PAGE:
Bringing together the most up-to-date components is an expensive business, but it almost always produces fantastic results. The Evesham Quest A620 has a dual-core 64bit processor, oodles of memory and a superb graphics card – it was always going to blitz our benchmark tests. We're not convinced that this makes it worth £2,500, though.
Until now, we'd seen AMD's Athlon 64 FX-60 processor only in desktop PCs. We expected great things of it, especially when used with 1GB DDR RAM and a 256MB GeForce Go 7800 GTX card.
We weren't disappointed. The A620's WorldBench 5 score of 111 is the highest we've seen in a laptop. In our Doom3 and Halo tests, it managed frame rates of 108.4fps (frames per second) and 121.4fps at a resolution of 1,024x768 – these are outstanding results. And when the resolution was upped to 1,280x1,024, the rates dropped by only around 10fps.
Of course, strong graphics performance is nothing without a good screen. Fortunately for the Evesham, the 17in 1,680x1,050 TFT display does a fantastic job. The colours are bright and deep, while the definition is pleasingly sharp.
As an entertainment system, the Quest is a good bet – not only are the graphics and screen top-notch, it boasts Windows XP MCE as its OS (operating system). The hard drive holds 100GB, so you can store plenty of digital content on there, or burn it to disc with the dual-layer DVD writer.
The Evesham is bulky – some might even say ugly – but it's very useable. The keyboard is good, with full-sized keys and a numeric pad on the right. It isn't ideal for carrying around over long periods, but you won't have too much trouble shifting it between the rooms in your house.
We have one or two issues with the Quest, though. The first of these is the noise from the fans. Of course, the FX-60 is a desktop processor, so it takes some cooling, but in a quiet environment it's noticeable just how loud the Evesham is. Secondly, is it worth so much? That depends on the depth of your pockets and the severity of your craving for the latest, greatest technology.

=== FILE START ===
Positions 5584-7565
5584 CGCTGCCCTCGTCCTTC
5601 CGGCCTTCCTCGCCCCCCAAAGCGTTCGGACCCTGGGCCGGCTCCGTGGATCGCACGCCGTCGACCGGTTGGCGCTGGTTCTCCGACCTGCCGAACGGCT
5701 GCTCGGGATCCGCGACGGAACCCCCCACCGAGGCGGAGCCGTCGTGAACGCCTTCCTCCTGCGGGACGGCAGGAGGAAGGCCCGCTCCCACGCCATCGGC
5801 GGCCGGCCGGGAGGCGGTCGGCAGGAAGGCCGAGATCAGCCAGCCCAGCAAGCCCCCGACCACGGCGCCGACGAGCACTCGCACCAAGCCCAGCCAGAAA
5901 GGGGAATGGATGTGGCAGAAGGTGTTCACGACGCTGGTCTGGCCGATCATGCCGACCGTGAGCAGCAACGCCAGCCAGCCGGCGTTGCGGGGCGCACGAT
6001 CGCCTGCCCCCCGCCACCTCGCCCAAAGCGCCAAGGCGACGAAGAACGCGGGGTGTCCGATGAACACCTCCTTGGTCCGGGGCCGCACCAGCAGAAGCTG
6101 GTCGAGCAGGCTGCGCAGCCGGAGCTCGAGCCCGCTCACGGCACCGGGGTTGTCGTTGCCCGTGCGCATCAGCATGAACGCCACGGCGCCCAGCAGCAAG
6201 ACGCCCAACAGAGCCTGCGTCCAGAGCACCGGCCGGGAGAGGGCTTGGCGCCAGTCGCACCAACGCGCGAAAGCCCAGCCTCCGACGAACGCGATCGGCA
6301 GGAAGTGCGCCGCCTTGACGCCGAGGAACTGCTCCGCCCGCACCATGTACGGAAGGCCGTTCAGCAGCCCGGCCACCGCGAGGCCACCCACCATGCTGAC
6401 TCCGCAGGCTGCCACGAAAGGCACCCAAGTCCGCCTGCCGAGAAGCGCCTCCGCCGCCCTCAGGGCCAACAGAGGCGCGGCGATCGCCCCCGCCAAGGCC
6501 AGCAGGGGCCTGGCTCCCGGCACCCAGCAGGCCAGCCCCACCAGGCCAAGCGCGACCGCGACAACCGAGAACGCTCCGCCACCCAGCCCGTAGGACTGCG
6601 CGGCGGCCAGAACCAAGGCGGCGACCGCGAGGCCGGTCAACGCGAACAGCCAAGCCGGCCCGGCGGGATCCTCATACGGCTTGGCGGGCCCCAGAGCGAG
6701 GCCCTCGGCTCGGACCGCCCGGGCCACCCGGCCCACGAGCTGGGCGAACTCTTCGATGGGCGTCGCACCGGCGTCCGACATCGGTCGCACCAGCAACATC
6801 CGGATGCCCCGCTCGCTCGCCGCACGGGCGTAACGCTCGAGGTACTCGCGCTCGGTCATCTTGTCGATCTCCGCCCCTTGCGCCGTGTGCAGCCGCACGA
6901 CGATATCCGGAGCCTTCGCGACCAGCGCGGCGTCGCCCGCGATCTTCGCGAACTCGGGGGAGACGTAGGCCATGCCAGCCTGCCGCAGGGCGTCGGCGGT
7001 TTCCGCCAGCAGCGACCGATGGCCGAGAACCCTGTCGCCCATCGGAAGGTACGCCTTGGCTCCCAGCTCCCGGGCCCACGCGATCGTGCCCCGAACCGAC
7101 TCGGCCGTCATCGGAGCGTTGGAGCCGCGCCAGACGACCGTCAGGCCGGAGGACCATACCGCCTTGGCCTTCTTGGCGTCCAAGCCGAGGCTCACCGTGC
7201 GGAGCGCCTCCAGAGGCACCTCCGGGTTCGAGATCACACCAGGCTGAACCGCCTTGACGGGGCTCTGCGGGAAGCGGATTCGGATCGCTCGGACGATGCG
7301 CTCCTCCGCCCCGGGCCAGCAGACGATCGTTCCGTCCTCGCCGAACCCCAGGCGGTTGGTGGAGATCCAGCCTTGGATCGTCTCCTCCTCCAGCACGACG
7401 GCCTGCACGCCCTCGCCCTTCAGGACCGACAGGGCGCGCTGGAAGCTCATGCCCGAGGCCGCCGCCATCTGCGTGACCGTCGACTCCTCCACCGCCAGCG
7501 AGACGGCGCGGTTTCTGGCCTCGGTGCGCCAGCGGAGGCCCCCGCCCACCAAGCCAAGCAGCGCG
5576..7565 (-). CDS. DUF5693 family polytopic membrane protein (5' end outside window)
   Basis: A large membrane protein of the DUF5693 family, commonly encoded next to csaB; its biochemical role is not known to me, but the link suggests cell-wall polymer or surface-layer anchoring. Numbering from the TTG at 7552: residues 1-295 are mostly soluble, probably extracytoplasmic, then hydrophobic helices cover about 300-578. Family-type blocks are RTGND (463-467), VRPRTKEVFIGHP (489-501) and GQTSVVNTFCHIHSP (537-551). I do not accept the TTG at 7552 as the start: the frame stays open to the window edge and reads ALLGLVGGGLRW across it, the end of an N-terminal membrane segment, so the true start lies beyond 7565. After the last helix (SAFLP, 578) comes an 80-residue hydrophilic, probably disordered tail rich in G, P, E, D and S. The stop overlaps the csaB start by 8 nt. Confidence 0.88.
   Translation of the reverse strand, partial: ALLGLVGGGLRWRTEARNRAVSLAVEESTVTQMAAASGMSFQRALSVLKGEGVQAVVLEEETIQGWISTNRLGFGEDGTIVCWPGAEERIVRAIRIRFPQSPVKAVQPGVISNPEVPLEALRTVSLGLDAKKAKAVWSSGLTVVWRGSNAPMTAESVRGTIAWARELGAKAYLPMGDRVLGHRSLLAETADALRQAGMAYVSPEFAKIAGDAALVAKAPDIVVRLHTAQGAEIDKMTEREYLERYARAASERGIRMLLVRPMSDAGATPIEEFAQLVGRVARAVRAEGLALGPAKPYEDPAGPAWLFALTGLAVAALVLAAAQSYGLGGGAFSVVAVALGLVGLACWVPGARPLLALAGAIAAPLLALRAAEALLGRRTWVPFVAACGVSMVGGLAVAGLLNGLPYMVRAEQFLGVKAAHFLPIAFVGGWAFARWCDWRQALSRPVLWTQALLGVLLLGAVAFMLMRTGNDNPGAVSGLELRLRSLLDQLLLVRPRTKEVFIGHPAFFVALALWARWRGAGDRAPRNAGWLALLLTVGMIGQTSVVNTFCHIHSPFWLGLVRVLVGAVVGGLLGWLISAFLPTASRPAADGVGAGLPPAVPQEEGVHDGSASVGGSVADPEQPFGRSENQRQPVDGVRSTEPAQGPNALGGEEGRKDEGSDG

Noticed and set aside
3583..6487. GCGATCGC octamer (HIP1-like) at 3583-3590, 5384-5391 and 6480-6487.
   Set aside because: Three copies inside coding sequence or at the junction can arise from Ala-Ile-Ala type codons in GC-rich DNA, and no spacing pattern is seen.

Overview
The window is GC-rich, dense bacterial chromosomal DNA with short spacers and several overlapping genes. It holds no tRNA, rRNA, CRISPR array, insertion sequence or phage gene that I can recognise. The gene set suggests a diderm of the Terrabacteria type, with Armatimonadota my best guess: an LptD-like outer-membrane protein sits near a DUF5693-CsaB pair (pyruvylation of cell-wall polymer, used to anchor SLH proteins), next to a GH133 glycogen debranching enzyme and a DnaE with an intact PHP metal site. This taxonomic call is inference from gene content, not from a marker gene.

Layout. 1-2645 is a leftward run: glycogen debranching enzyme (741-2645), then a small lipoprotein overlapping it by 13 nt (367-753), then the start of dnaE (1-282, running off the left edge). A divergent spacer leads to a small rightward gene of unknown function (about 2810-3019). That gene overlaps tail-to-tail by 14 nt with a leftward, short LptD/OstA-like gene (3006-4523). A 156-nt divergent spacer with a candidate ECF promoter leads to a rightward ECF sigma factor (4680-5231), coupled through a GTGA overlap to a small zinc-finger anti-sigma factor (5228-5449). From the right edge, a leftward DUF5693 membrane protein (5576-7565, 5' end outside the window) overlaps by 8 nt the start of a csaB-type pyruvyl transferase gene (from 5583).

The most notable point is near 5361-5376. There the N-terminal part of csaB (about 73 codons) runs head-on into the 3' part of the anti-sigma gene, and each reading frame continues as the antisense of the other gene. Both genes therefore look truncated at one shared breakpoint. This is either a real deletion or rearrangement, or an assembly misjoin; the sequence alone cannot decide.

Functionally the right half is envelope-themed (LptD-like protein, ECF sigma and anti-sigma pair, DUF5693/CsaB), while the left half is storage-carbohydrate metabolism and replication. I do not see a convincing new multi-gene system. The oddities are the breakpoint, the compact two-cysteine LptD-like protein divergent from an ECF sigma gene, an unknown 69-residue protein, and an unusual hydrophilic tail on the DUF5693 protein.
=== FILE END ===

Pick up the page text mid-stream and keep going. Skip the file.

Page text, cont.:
We reckon you could pay a grand less for something that performs nearly as well. And what are a few extra frames per second? The difference wouldn't be noticeable to most.
AMD Athlon 64 FX-60
This is the first laptop we've seen with the latest processor in AMD's Athlon 64 FX range. The FX-60 is a little different to the rest of the family, as it has two cores rather than just one. Both run at 2.6GHz and have 1MB of Level 2 cache.
According to AMD's benchmarking results, the FX-60 is 15 percent faster than the single core FX-57, its predecessor. As a result of Intel's dominance in the mobile market, we've never tested a laptop with the FX-57 chip, although we did try out a couple of models with 2.4GHz Athlon 64 3700+ processors more than a year ago when we first introduced the WorldBench 5 suite. The FX-60 was about 25 percent faster than the 3700+ in our testing, but we must stress that it isn't really a fair comparison.
The Evesham's WorldBench 5 score of 111 is 10 points higher than the AJP M590K achieved. The AJP uses the Turion 64 MT-40 chip, a single-core 2.2GHz model with 1MB of Level 2 cache, but it also has a generous 2GB of DDR RAM, which will certainly have boosted the result.
Of course, the FX-60 is a desktop chip and has achieved higher scores in WorldBench 5 – you need look no further than the Mesh Xtreme FX-60 power PC that we tested a few months back.